The film certainly looks good and the DCP is top notch, but all of this is wasted on a film that feels maddeningly contrived and, well, synthetic.
BLIND WIVES (1920)
Flighty Estelle Taylor is sending her husband Marc Macdermott broke with her extravagant purchases from fashion designer Harry Southern. After dreaming four different stories about the hard work that goes into the making of an expensive dress, she realises the error of her ways.
Originally (and more accurately) entitled My Lady’s Dress, the film initially errs in dedicating the longest time to the least interesting of the stories, about the feckless fiancee of a silkworm farmer who sells her future in pursuit of a pretty bauble, but recovers its momentum in the subsequent tales of a fur trapper dealing with a faithless wife; a put-upon silk weaver with a kindly friend, and a weary fashion model - each enacted Sherlock Jr style by the same cast. Though some felt the film dragged on, I found the cumulative effect of the various tales unexpectedly moving.
This DCP was newly struck from an unrestored and unpreviewed 35mm Mary Pickford Foundation print, which unfortunately proved to be assembled in tinting order rather than viewing order. The plot, so far as it could be ascertained, is not much of an advance on The Schoolteacher and the Waif, the recently rediscovered 1912 Biograph short on which it is based, which tells the story of a neglected urchin rescued by the care of a kindly school teacher. Whether it de-emphasised the icky notion of a subsequent romance between the student and teacher is not clear, though the story looks to have been bulked out with the addition of a subplot that has the teacher wrongly accused of murder. Pickford appears radiant in some moments, but I couldn’t tell you much more without seeing it in the correct order.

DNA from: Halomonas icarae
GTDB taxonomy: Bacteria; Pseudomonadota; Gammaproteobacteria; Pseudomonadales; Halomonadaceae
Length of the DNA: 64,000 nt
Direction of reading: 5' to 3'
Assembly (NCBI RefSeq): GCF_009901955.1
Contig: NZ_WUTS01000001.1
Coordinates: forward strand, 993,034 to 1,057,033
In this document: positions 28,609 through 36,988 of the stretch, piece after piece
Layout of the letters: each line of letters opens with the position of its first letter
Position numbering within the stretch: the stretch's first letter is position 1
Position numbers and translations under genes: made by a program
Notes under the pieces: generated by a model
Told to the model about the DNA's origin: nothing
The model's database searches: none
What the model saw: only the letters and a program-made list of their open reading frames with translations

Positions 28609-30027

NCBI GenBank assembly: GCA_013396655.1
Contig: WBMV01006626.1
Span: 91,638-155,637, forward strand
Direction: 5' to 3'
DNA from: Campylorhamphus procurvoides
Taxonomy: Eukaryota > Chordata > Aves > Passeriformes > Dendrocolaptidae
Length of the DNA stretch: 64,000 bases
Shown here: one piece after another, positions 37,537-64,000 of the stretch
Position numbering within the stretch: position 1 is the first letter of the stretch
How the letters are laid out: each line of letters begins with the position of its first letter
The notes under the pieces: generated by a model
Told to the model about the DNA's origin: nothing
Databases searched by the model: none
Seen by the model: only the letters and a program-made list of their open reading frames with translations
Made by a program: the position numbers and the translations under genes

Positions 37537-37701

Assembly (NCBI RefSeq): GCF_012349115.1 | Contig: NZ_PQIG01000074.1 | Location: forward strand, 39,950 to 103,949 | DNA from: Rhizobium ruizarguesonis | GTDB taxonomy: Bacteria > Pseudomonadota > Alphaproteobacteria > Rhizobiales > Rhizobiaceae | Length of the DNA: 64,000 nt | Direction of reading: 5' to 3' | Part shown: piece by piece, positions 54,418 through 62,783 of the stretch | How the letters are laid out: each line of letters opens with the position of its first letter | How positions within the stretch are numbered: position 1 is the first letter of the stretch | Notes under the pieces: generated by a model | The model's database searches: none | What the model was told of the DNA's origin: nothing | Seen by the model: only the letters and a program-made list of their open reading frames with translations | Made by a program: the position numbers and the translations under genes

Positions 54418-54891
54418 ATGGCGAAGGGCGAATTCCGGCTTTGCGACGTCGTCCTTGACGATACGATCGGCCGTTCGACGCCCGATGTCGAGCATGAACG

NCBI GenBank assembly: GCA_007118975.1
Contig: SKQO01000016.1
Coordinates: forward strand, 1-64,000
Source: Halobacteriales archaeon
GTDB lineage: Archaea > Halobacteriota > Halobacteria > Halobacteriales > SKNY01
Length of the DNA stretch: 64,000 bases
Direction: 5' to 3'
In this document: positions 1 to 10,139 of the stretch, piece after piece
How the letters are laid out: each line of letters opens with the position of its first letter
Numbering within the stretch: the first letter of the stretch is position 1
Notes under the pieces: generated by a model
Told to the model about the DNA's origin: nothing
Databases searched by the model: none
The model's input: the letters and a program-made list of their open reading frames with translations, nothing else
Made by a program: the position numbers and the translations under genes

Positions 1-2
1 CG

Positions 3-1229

Source: Screenland, December 1927.
THE VALLEY OF THE GIANTS (1927)
Having visited this beautiful part of the world in the past fortnight, I was looking forward to this film. Second generation timber magnate Milton Sills is back home to assume management of the family business from his ailing father. The attractive woman he encounters on the train (Doris Kenyon, Sills’ real-life wife), proves to be the daughter of a rival timber concern who are willing to play dirty to win control of the area.
Milton Sills is at his most rugged, there’s some harrowing fight scenes with the sinister foreman of the rival company (Paul Hurst), while a climactic chase on a runaway timber train is an action highlight - also giving you some idea of how Wallace Reid sustained the injury that got him addicted to painkillers when filming the 1919 version of the same story.
The majestic California Redwoods appear in all their glory, and though it can be extremely disconcerting to see large and ancient chunks of them disappearing into a timber mill, it is heartening to know that efforts towards their preservation were already underway and were possibly even advanced by this film, a location shoot such as this being relatively uncommon in 1927.